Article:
the wing lift needed to keep an airplane in the air. When the
ailerons are deflected at a positive angle of attack, the down
aileron presents a wider frontal cross-section, thus creating
= Left yaw
In flight, the down aileron presents a wider cross-section, increasing
drag and causing adverse yaw (a yaw in the opposite direction that the
ailerons are applied).
more drag and causing the airplane to yaw in the opposite
direction in which the ailerons are applied (Figure 4).
When two aileron servos and the flaperon function are used,
adverse yaw can be lessened by programming a small amount
of differential aileron travel (for example, approximately 5°
less down aileron than up), consequently improving control
and producing cleaner axial rolls.
The exception is when the airplane has a flat-bottom
wing. Drag on the side of the down aileron and adverse yaw
is so much more pronounced with a flat-bottom wing that
differential aileron travel has little effect.
To eliminate adverse yaw, rudder must be coordinated
or mixed in the same direction as the aileron. As a rule, a
symmetrical-wing airplane may require only a 3% to 5%
rudder mix with the aileron to eliminate adverse yaw, whereas
a flat-bottom-wing airplane requires nearly as much rudder
deflection (in degrees) as aileron (Figure 5).
Not only does eliminating adverse yaw improve control,
pilots who initially
learn to fly with
mixing are also
able to more easily
You must coordinate
or mix rudder with
the aileron in the
same direction to
yaw when flying a
transition into higher-performance, symmetrical-wing airplanes
because they are already accustomed to flying with minimal
Contrast that to those who learn to fly with adverse yaw
then have to retrain their flying habits when they switch to a
symmetrical-wing airplane with little adverse yaw.
Advanced Dual Rate and Exponential Rules of Thumb
Expert pilots are often asked about their favorite aerobatic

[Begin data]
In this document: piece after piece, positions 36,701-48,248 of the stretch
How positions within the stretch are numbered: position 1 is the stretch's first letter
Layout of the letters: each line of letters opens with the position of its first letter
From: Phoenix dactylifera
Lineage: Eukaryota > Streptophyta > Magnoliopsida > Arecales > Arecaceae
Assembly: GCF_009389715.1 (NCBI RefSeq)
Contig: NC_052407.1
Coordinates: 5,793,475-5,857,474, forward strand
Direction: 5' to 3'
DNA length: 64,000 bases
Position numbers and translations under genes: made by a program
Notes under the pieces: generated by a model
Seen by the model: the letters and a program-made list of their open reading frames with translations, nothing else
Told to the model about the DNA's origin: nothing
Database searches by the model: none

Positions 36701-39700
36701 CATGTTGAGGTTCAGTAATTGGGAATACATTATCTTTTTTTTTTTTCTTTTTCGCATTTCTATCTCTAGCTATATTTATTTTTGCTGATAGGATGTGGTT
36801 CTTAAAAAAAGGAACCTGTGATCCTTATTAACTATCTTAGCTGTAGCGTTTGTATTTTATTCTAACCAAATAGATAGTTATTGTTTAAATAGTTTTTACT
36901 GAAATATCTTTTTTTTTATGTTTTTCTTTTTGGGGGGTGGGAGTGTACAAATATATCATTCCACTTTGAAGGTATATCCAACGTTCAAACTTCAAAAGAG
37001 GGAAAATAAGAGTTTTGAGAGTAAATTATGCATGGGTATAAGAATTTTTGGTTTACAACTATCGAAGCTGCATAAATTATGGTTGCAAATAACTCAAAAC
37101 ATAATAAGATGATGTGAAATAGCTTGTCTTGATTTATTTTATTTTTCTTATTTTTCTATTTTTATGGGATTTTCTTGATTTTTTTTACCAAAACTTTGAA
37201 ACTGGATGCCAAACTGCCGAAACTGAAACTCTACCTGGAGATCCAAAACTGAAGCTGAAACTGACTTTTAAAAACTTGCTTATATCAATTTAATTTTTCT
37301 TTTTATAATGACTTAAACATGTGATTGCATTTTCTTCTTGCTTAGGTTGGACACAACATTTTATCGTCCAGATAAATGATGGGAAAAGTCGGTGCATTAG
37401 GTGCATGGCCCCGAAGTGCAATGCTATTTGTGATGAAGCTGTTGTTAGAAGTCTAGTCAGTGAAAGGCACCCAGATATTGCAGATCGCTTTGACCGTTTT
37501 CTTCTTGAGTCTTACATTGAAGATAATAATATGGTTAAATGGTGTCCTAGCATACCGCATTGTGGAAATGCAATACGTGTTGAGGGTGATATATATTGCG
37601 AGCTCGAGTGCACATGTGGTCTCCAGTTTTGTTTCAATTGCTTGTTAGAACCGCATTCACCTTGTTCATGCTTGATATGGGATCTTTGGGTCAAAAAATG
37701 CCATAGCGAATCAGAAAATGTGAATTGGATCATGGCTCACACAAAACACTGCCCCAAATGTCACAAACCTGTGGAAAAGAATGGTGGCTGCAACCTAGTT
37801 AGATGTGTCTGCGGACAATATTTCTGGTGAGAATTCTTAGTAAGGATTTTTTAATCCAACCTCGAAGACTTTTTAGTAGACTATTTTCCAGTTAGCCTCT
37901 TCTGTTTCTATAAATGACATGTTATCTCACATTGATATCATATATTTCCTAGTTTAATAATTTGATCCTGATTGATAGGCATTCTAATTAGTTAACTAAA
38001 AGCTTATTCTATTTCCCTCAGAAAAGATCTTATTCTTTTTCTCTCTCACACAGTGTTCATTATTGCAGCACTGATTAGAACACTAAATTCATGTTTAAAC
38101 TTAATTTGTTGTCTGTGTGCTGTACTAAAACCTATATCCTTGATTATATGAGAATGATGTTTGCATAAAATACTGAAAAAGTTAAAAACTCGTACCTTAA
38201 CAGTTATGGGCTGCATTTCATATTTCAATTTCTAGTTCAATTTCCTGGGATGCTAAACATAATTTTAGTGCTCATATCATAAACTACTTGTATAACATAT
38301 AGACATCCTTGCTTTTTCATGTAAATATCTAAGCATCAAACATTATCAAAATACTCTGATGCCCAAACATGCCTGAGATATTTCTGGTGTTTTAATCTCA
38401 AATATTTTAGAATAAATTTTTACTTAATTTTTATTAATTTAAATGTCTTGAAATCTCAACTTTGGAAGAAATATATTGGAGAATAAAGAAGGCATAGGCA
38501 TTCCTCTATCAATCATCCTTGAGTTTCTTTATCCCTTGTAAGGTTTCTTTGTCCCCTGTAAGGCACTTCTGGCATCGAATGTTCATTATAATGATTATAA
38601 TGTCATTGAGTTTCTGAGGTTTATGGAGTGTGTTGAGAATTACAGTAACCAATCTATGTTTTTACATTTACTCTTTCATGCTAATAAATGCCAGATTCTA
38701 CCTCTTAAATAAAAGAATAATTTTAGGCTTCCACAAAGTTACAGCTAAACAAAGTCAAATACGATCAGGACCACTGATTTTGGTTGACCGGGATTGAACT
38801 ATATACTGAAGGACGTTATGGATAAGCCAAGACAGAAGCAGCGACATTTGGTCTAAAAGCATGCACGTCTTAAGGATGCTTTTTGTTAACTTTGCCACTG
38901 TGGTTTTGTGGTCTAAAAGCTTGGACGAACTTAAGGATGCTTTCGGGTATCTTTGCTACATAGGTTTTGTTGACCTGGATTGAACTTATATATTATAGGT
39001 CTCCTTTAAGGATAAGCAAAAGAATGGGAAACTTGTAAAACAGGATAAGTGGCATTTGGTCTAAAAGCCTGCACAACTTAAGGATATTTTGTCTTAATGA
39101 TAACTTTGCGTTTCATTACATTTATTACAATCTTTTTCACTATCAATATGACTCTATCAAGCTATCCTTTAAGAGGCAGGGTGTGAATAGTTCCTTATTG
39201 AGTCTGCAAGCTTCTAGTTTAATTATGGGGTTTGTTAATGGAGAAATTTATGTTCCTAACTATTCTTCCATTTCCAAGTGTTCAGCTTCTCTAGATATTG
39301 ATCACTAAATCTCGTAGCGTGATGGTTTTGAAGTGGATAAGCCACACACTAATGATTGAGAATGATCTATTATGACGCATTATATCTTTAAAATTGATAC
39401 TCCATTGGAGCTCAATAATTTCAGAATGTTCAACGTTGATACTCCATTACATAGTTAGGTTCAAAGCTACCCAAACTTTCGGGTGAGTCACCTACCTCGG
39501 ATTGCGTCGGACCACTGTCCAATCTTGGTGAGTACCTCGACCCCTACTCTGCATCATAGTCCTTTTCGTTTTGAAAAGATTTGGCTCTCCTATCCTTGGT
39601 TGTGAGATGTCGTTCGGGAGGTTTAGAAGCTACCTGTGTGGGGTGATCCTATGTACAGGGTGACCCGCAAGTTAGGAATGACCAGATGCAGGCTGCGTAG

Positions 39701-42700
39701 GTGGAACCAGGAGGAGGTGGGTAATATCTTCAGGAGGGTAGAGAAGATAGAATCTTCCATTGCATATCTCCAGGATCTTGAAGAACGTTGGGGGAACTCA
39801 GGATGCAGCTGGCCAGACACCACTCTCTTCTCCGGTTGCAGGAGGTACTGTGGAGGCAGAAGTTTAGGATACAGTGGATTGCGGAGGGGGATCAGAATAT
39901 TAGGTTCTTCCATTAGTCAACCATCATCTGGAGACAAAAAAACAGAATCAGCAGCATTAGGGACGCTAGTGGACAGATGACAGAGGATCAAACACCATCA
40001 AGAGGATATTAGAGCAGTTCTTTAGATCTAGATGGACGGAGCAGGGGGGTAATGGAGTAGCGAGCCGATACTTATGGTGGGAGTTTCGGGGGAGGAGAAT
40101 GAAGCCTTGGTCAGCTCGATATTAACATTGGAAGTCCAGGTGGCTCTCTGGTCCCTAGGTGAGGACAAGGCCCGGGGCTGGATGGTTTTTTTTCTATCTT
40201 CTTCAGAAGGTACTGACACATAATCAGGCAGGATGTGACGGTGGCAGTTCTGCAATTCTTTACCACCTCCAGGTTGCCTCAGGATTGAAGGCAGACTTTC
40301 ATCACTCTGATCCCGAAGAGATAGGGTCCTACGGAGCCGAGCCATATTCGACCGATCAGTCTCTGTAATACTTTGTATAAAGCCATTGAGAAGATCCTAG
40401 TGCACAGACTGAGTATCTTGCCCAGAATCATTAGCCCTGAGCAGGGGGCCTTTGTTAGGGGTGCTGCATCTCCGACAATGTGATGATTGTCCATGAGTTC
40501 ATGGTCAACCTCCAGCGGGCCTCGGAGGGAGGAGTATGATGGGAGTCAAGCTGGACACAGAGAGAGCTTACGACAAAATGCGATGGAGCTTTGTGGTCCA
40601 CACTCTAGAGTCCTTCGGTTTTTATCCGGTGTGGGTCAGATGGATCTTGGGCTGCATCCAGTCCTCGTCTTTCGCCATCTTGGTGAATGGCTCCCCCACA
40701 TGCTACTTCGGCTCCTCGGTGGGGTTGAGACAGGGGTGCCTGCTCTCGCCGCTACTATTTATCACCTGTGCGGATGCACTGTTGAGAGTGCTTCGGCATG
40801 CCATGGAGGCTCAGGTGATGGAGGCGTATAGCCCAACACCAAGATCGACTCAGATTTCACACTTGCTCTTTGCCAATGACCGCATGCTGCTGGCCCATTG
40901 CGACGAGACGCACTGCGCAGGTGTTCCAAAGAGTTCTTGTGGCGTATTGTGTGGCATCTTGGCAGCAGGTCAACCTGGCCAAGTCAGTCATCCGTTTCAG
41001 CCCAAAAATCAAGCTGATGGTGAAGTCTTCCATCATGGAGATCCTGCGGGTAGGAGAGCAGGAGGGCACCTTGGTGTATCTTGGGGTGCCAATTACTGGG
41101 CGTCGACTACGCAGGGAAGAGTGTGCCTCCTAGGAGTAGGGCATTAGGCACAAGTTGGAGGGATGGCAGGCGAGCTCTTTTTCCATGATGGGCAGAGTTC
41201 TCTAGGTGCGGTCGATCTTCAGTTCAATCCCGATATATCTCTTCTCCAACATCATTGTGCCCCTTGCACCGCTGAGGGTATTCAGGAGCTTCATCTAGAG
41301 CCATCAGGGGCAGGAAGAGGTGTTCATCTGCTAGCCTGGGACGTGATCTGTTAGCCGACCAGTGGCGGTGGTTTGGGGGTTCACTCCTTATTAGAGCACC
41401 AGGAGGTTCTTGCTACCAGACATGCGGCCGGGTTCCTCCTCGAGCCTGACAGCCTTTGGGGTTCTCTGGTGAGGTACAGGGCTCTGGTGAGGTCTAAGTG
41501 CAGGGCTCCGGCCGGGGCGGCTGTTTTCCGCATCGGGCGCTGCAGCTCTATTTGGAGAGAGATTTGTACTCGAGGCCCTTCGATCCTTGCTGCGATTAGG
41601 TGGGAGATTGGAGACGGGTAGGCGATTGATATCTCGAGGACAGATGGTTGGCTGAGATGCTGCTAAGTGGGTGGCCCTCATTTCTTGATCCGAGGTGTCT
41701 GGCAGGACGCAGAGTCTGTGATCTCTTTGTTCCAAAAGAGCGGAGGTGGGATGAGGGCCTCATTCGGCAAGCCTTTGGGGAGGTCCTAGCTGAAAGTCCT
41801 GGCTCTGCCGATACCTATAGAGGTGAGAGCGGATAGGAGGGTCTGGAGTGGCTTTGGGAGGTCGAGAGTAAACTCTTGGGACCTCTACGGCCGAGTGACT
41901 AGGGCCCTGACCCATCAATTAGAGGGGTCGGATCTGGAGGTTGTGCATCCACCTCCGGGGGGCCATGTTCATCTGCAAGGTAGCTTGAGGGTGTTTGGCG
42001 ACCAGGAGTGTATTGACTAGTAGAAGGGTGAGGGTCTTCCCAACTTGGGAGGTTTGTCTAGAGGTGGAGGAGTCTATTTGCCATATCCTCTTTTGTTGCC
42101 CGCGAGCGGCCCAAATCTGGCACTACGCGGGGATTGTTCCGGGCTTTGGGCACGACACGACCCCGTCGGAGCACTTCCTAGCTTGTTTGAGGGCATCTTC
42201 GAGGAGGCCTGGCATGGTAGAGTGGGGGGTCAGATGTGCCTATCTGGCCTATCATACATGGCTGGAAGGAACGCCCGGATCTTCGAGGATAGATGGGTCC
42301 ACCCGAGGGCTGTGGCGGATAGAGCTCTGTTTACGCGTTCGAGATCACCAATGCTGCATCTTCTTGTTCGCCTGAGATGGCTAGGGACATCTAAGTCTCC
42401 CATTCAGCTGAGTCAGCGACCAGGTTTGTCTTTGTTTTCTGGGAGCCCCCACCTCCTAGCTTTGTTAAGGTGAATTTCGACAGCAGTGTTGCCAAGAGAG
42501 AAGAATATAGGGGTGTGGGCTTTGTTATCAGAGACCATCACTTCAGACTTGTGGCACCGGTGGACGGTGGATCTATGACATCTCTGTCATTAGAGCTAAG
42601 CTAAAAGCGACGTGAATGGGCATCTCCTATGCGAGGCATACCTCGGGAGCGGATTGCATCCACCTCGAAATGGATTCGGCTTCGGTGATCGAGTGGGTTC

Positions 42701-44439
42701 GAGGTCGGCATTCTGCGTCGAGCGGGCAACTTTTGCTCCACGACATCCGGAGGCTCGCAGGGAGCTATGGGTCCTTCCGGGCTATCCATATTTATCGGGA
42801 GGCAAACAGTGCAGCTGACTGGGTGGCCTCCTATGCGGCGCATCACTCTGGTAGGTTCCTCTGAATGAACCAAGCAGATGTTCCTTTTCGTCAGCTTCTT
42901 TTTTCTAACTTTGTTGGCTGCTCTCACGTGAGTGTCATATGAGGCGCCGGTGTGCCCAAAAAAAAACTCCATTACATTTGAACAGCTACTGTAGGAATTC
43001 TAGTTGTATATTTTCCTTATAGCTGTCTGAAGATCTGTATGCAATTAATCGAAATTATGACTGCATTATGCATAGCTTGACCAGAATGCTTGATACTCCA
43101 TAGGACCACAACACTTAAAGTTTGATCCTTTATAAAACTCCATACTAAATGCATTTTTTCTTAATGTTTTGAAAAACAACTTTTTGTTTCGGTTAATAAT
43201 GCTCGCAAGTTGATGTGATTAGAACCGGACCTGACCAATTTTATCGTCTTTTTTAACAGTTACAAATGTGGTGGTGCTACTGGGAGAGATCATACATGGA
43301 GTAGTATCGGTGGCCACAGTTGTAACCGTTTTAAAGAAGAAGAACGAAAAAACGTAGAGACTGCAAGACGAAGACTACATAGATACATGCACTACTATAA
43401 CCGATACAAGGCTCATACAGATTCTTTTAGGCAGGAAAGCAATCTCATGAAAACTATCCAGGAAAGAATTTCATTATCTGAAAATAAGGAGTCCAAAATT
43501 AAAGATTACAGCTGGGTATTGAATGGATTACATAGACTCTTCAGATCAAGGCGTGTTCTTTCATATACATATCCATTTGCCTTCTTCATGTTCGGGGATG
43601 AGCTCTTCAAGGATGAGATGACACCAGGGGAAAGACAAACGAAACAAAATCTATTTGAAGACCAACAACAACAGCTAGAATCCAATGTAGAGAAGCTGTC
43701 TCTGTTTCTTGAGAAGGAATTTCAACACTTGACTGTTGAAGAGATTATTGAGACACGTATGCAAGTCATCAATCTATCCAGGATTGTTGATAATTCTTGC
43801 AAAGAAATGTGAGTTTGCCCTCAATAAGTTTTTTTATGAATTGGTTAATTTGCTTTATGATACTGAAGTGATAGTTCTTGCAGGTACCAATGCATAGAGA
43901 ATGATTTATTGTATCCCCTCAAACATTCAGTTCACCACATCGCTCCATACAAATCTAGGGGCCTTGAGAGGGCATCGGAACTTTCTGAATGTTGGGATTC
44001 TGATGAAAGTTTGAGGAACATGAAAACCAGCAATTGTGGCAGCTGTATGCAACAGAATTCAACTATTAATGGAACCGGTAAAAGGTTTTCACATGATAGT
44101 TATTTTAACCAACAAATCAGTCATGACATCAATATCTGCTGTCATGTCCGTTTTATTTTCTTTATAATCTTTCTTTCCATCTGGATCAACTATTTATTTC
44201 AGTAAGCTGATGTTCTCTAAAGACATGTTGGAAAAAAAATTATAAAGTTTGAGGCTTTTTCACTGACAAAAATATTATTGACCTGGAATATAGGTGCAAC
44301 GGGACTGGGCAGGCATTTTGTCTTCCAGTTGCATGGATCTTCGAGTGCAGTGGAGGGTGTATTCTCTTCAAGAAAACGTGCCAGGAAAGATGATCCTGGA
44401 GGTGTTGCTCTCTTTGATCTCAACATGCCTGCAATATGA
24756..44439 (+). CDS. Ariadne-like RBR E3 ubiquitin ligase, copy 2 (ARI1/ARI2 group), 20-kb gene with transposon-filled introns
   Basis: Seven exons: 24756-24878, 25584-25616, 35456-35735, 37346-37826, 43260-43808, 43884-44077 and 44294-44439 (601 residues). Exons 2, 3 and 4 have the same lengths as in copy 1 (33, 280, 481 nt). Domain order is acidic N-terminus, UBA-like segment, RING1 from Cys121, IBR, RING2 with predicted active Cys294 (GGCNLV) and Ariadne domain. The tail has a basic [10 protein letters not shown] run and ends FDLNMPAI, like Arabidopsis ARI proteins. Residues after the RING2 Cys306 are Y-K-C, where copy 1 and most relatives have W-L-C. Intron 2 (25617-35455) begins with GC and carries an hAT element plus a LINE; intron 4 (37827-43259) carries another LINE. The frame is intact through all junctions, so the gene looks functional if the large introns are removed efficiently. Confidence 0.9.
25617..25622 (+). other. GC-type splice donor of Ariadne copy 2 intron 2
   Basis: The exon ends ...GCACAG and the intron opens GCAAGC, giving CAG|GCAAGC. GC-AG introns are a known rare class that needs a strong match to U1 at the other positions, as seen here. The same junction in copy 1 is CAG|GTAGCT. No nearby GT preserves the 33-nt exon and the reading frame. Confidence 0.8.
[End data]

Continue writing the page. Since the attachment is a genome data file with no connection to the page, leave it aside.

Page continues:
airplane. After a person graduates to flying Edges, Extras,
Sukhois, and similar models, he or she will find that these
aircraft are equally capable. Any differences that are not setup
related are barely noticeable to all but the most expert of fliers.
The real question is whether your airplane will be set up to
promote maximum success.
Although not necessary for Precision Aerobatic flying, a
computer radio with dual rates and exponential is required for
3-D flying. That’s because the large control-surface deflections
required for 3-D maneuvers would cause an airplane to be too
responsive during normal flight.
Dual rates allow a pilot to achieve optimal control response
modes of flight.
Figure 6 Figure 6
“high” rates allow
for 3-D flying,
LINEAR HIGH RATE
flying, takeoff, and
landing (Figure 6).
To help you stay
focused on flying
and not on flipping switches, it’s recommended that you put
all of your dual rate and exponential settings on one switch.
On high 3-D rates, an airplane will be too sensitive and hard
to control between maneuvers, so 30% to 50% exponential is
used to reduce control sensitivity through the first third or half
of stick deflection. Exponential will allow you to fly with the
“feel” of normal rates when the stick inputs are less than half,
but then rapidly ramp up beyond that.
Because of the current dominance of extreme 3-D flying,
airplane manufacturers more frequently recommend low rates
that are low relative to high 3-D rates, but are still too much
for Precision Aerobatics flying, takeoff, and landing. That is
why manufacturers recommend exponential even on low rates.
To develop the precise timing required to fly aerobatics well,
it’s important to maintain a close correlation between your
inputs and the response of the airplane. The ideal low/normal
rate settings should provide a comfortable control response
with minimal use of exponential (Figure 7). If the airplane is
touchy on low rates, before you start adding exponential, first
try reducing the low-rate percentages.
LINEAR LO W RATE
50% 25% 75%
S TICK DEFLEC TION
Mixing Rules of Thumb
For many reasons, every airplane exhibits some unwanted
AUGUST 2013 www.ModelAviation.com